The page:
A Time For War

non vedo non sento non parlo

Browsing around, one reads suggestions – all of them good – about what our clergy should do in these difficult times: pastoral letters, interviews, and the like. Whilst  I personally commend all these initiatives, in my eyes the times demand for something completely different.

War.

It is nothing less than astonishing that in just a few decades the Church has reduced herself to such a degree of effeminacy that a warring Pope can’t even be conceived anymore. Modern Popes are supposed to be harmless great-uncles talking about the things that make us feel good, but never even remotely resembling people who can act, fight, and punish. The old warning of Pius XI, that a Catholic must be ready for fisticuffs (symbolic ones, as long as possible) would sound utterly outlandish in nowadays’ Popes, who are more likely to admonish us about the necessity not to harm spiders.

Popes of the past did wage wars, though; and I am talking here not only of the secular ones, made for the interest of the Papal States, but of the spiritual ones: both “warm” (like the Crusades) and “cold” ones (like the fight against the revolutionary thinking in France, or the fierce support given to Franco’s fight for Catholicism and civilisation).

All this has gone, and we see the results of this policy in everyday life: open any aggregator of Catholic news and you will find the now common stories about governments embracing sodomy, bishops undermining the seal of confession, Cardinals aiding and abetting heresy, and Christianity being slowly banned from any place that is not the toilet.
On the same page, you’ll also find the astonishing news about the Pope promoting peace, being in favour of understanding among the people, being saddened at the death of some religious leader, praising the work made by some people for peace, encouraging us to pray and extolling the virtues of peace.

All good, of course. Blessed be the peacemakers, and all that. But one truly wonders on which planet the Holy Father is living, and someone should tell him as a Pope he has a job to do that goes beyond talking, praying, and writing, and involves actual doing, including – as his masculine predecessor Pius XI would say – some (spiritual ) fisticuffs.

Nothing of this is to be seen. With extremely few exceptions, our Bishops and Cardinals follow the lead of the Holy Father and fiddle whilst Rome burns. They remind me of Quakers rather than Catholics, and we are seeing all around us what happens when the shepherds want to please the sheep, rather than actually lead them.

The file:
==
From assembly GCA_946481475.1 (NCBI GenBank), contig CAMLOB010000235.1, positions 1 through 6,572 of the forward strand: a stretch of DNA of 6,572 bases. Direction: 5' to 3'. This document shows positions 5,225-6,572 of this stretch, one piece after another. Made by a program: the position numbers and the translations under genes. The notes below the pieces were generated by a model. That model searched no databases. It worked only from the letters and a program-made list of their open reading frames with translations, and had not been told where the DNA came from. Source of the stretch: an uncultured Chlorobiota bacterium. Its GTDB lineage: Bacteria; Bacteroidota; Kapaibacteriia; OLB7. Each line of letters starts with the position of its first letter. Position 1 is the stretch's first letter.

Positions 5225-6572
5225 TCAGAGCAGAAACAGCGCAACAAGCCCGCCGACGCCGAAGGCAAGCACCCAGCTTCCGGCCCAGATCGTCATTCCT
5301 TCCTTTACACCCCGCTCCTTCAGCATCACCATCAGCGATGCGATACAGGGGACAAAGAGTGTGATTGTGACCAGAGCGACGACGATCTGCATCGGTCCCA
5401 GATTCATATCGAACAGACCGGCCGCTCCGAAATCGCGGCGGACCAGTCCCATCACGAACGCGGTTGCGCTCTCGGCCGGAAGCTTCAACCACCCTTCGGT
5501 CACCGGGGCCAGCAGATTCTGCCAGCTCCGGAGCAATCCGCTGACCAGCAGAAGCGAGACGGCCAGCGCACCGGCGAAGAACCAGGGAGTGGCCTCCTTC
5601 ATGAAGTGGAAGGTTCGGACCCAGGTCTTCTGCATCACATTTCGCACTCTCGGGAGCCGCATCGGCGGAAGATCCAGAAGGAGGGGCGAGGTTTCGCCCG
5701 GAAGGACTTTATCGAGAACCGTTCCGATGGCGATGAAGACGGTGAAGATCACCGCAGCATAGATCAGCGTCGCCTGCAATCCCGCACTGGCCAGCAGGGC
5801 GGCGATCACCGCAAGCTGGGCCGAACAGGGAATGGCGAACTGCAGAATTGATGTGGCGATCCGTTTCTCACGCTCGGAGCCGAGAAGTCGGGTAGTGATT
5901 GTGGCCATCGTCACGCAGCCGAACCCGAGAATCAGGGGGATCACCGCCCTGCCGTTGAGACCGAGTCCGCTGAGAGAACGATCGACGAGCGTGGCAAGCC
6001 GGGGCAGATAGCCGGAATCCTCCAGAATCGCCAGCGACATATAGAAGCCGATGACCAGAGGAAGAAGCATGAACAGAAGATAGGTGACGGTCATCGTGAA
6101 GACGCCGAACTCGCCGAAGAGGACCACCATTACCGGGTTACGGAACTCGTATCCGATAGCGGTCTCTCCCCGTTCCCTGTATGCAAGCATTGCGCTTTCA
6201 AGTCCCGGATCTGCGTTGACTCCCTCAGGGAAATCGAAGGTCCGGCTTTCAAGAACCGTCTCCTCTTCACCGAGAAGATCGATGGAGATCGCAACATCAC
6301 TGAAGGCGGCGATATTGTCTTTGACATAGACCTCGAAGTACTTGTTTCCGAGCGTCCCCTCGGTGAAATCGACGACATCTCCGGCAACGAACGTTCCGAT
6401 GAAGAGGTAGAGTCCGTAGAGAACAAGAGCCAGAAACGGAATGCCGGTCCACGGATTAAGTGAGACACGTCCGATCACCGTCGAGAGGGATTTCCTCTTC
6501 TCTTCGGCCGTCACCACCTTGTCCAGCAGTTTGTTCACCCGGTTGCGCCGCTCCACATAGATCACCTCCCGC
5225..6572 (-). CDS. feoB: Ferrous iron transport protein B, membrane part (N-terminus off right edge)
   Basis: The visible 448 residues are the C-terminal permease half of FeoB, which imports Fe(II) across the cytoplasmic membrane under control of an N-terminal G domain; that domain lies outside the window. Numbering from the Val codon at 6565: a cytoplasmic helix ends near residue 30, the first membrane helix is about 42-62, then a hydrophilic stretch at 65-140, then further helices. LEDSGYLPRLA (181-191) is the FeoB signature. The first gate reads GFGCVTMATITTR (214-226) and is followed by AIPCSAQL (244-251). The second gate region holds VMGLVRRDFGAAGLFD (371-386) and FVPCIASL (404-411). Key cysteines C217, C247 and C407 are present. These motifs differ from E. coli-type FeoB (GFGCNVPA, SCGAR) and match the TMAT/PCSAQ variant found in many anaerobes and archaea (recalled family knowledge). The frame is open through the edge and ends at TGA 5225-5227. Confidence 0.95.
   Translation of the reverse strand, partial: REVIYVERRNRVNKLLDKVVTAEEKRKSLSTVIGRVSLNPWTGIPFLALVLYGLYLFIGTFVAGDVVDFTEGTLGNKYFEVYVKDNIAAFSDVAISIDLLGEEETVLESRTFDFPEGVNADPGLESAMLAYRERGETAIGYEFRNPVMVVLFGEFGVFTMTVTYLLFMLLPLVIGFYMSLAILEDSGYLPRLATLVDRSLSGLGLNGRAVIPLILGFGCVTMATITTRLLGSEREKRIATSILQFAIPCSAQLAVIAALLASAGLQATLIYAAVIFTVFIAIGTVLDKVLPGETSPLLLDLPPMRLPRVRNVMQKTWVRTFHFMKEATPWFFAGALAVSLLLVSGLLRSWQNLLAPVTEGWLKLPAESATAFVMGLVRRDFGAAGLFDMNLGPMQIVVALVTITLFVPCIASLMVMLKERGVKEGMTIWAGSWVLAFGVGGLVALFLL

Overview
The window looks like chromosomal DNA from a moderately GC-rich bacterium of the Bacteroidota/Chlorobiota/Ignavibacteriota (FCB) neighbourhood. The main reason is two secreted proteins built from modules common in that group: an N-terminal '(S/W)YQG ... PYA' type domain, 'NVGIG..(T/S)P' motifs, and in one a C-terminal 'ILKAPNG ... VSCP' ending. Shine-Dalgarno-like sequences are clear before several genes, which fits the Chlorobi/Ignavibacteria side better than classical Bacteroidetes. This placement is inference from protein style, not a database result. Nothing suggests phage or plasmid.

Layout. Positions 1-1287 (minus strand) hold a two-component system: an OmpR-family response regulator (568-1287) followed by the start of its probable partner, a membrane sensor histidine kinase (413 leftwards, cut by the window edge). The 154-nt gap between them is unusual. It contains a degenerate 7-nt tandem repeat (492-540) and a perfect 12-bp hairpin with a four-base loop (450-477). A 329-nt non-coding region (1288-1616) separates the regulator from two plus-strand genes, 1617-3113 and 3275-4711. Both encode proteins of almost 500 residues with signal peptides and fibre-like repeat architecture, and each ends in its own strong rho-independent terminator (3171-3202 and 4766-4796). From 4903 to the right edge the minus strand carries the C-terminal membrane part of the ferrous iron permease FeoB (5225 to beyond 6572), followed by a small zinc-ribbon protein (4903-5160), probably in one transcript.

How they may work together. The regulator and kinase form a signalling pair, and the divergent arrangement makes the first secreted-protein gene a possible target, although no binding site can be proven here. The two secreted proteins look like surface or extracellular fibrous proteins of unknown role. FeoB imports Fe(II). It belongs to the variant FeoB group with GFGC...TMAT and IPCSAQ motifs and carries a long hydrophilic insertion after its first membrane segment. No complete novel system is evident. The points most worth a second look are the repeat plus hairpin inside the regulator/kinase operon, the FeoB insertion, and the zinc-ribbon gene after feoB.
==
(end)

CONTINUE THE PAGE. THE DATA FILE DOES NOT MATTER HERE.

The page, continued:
Unless this stop, we will continue to see decay around us whilst the Holy father happily tweets asking us how we can improve our spiritual lives; a world where – like in England now - a government daring to call itself Conservative wants to become an officially certified Sodom, without the Church declaring total war on them. In an extreme case like this – more extreme than pretty much everything that has been seen in the history of Christian civilisation –  the British clergy should flay them every day from the press agencies, massacre their heathenism every Sunday from the pulpits, excommunicate every ( and I mean every) Catholic MP or local politician who even dares to send one tweet in support of sodomy; and go on and on against those politicians until their political career is utterly annihilated.

Don’t tell me it wouldn’t work: firstly, battles for Christ are fought irrespective of the odds , and secondly it would work, most certainly it would. But this is the material for another post.

Mundabor

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Posted on December 13, 2012, in Catholicism and tagged , , , , . Bookmark the permalink. 2 Comments.

  1. When I read the Martyrology at Prime each morning, I find it difficult to believe that the saints we praise before God in the sacred Liturgy would have been content with the issuing of a carefully worded press statement. Which leads me to consider what I have done lately to convince my associates that the message of the Church is at odds with the prevailing mentality of our times…

    • Brilliantly said, Joseph.

      As to what we do, we certainly can do more, but my impression is that nowadays the laity is leading and the clergy – whose job should be to… do their job – is largely waffling and paying attention not to be criticised…

      M

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